Anyway to clarify this code? (dictionaries)

Mike Meyer mwm at mired.org
Wed Nov 23 04:17:08 CET 2005


"javuchi" <javuchi at gmail.com> writes:

> I've been searching thru the library documentation, and this is the
> best code I can produce for this alogorithm:
>
> I'd like to return a dictionary which is a copy of 'another' dictionary
> whoes values are bigger than 'x' and has the keys 'keys':
>
> def my_search (another, keys, x):
>         temp = another.fromkeys(keys)
>         return dict([[k,v] for k in temp.keys() for v in temp.values()
> if v>=x])
>
> Is there any way to improve this code?

Lots of them. Let's start by pointing out two bugs:

You're creating a list that's the "cross product" of keys and values,
then handing that to dict. You're handing it a list with entries for
the same key. That behavior may be defined, but I wouldn't count on
it.

fromkeys sets the values in temp to the same value - None. So
temp.values() is a list of None's, so v is None every time through the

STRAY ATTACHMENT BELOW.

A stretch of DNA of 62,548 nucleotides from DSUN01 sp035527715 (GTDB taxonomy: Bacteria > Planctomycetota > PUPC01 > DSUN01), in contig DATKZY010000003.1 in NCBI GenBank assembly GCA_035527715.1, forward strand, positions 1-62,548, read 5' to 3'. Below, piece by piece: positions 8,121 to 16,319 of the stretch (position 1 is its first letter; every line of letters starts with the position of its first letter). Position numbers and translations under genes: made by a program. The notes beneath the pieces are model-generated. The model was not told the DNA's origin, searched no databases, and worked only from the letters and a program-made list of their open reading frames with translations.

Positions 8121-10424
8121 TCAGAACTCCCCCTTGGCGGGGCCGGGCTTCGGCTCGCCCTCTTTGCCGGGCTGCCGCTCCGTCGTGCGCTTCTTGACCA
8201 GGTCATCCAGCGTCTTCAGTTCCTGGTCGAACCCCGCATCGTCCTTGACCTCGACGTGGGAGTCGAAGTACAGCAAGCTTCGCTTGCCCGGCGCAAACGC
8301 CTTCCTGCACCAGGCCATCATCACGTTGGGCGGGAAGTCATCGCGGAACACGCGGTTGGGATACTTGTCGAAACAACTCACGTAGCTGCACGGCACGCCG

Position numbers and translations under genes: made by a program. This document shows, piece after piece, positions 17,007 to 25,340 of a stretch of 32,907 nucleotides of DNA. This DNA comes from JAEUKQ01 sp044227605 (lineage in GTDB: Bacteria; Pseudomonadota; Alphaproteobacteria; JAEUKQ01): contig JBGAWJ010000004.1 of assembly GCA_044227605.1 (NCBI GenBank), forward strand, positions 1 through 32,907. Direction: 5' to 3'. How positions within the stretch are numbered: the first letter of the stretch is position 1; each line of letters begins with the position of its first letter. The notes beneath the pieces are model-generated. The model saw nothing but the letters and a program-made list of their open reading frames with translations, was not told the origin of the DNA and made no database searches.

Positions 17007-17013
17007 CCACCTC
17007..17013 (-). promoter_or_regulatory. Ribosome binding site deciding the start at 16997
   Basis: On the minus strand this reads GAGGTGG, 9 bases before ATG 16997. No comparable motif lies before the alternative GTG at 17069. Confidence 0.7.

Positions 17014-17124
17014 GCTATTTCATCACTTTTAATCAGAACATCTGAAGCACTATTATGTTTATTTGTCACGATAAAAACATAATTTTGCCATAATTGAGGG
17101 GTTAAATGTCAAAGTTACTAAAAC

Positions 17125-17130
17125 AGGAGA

loop.

So you could do what that code does with:

def my_search(another, keys, x):
   if None >= x:
      return another.fromkeys(keys)
   else:
      return dict()
        

You probably want something like:

def my_search(another, keys, x):
    return dict([[k,another[k]] for k in keys if another[k] >= x]

If you really want to avoid indexing another twice, you could do:

def my_search(another, keys, x):
   return dict([[k, v] for k, v in another.items() if v >= x and k in keys])

But then you're looking through all the keys in another, and searching
through keys multiple times, which probably adds up to a lot more
wasted work than indexing another twice.

> I want to avoid converting the dictionary to a list and then to a
> dictionay. Are there speed penalties for such a conversion?

No. But it does take time to do the conversion. I think I'd write it
out "longhand":

def my_search(another, keys, x):
     new = dict()
     for k in keys:
         if another[k] >= x:
            new[k] = another[k]
     return new

This makes it clear that you only index another twice if you actually
use it. The list comprehension will do the loop in C, but it means you
have to scan two lists instead of one. If you're worried about which
is faster, measure it on your target platform.

        <mike
-- 
Mike Meyer <mwm at mired.org>			http://www.mired.org/home/mwm/
Independent WWW/Perforce/FreeBSD/Unix consultant, email for more information.



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